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I have a random-access brain. I'm not apologising, just warning you.
They say a tinfoil hat helps.
Random Thoughts (Again)
- When you're beginning to think you can't please anybody at all, it's time to take a step backwards. Ask, 'Why am I not pleasing myself?' and go from there.
- The best moments in life are the ones that weren't planned and don't cost anything. Let things happen. The best thoughts you have might be ones that just happen, too, when everybody else is thinking about something different.
- Life isn't about winning. [If you disagree, that's fine, go read the sports pages.] It's not even about scoring points. The other day, I read an anecdote by the late (and much-loved) Fred McFeely Rogers, so I looked up the commencement address he gave in 2002 at his alma mater, Dartmouth College. In addition to telling the anecdote about the children at the Special Olympics – the ones who all stopped running when a fellow participant fell, and walked to the finish line together – Mr Rogers quoted Boethius, 'O happy race of mortals, if your hearts are ruled as is the universe by love.' Then, of course, he sang to his audience, because after all, he was Mr Rogers, and that's what he did. He also asked them to remember the people who made them what they were. So I stopped and remembered Mr Rogers, because he was a good man and gave me the gift of knowing that I wasn't alone in thinking the things I thought.
- Sometimes, clichés make you want to scream. 'When life hands you lemons, make lemonade.' Urrgh. What if the water's polluted? What if you're allergic to citrus? How about, 'when life hands your neighbour lemons, remember that you've got a cup of sugar in the cupboard'?
- Everything I have ever learned of value is about process. The 'facts' are always in dispute, but a good process is repeatable and stands the test of time. Maybe that's why the most popular Guide Entries are recipes and 'how-to's'. [I've checked.] Stopping now with a mental 'thank-you' to all those teachers who took us places and showed us things, like how to make buttermilk. Or how to milk a cow – thanks, Grandaddy. No bit of process is ever lost in a universe that is ruled by love. 'When life hands you lemons, etc.' is not process. It's what I call 'skipping the process'. The person who's saying that – if they're saying it to you, not to themselves – is asking for credit where no credit is due.
- I've been reading a lot of reviews of a film called Extremely Loud and Incredibly Close, a film I haven't seen yet. People seem not to like it. Fair enough, perhaps it is badly made. But the reviews made me dislike the people who wrote them. I don't usually dislike people for criticising movies, even ones I enjoyed. In fact, a devastating put-down of a film I particularly enjoyed often makes me laugh in delight1. See how different everybody's taste is. Oh, I can see why he thought that. What a funny joke. But these reviews sound mean. What do they mean by 'cloying'? It sounds as if they resent the sympathy the film is trying to make them feel. Do people with Asperger's Syndrome not deserve sympathy? Yes, they're obnoxious. Nobody who doesn't have Asperger's Syndrome is ever obnoxious, of course….or patronising, or thoughtless.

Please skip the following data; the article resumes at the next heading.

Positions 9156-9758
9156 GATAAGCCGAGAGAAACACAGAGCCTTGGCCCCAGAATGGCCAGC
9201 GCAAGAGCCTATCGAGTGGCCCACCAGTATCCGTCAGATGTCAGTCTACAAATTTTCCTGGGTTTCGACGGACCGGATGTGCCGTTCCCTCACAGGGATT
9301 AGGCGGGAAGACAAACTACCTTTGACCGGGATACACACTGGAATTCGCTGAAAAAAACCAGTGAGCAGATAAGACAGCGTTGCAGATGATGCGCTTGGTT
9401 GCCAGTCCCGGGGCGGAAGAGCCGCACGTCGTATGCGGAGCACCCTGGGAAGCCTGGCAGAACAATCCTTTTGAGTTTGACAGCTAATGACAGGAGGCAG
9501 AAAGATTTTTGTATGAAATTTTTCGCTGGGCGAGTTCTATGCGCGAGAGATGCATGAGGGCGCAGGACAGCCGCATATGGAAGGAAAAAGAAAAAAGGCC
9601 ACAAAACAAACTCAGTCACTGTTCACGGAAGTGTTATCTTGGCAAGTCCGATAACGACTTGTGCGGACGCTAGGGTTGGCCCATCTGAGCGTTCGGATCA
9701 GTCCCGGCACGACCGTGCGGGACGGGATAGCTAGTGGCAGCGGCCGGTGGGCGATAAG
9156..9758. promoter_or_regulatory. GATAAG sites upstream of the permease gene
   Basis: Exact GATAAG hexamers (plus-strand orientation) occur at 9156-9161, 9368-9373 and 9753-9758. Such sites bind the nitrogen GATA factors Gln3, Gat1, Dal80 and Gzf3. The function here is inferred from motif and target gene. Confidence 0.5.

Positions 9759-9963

- One of the things I learned when reading up about Fred Rogers was that he went into television production because the first time he saw the new technology in action, a 'comic' was throwing a pie in someone's face. It made him angry – that sort of thing makes me angry, too – and he decided to do something about it. He took the medium on, almost 1000 episodes of Mr Rogers' Neighborhood's worth. [Spelling intentional, we're talking about Pittsburgh here.] I suspect Mr Rogers knew quite well the answer to 'What Do You Do with the Mad That You Feel?' To me, that explains – at least partially – the utility of our honest reactions of anger, annoyance, outrage, etc. We need to do something with the 'mad that we feel'. Something useful. But first, we've got to articulate it.
- Articulating things takes two – one to speak, and one to listen. [You can take turns, you know. I'll bet Mr Rogers would have pointed that out.] But what do you do when you haven't got anybody to talk to? What if the person you might want to talk to about something doesn't want to, or is a stranger, or is too far away, like a government? What if there isn't enough trust left in the world, so that you don't feel that it is safe to talk about those things? You can think those things to yourself. You can write them on a page. Maybe that's a way to 'punch a bag'…or maybe it's a way to 'see how fast you go'? From what Fred Rogers said, I'm pretty sure he would have told his 'mad' to God. I do that, too.
- I miss my dad. He would always say, 'You just do the best you can.' He was right, of course. You just do the best you can. But maybe, if you write it down, the best you can, and stick it up on the bulletin board somewhere, somebody else might happen along and read it. Kind of a message in a bottle. That person might shrug and say, 'Cloying.' Or maybe that person would say, 'Hey, yeah. I feel like that, too.'
Those are a few random thoughts. If they don't speak to your condition, in the words of the song, 'deal me out, thank you kindly, pass me by'. But you might enjoy some of the links.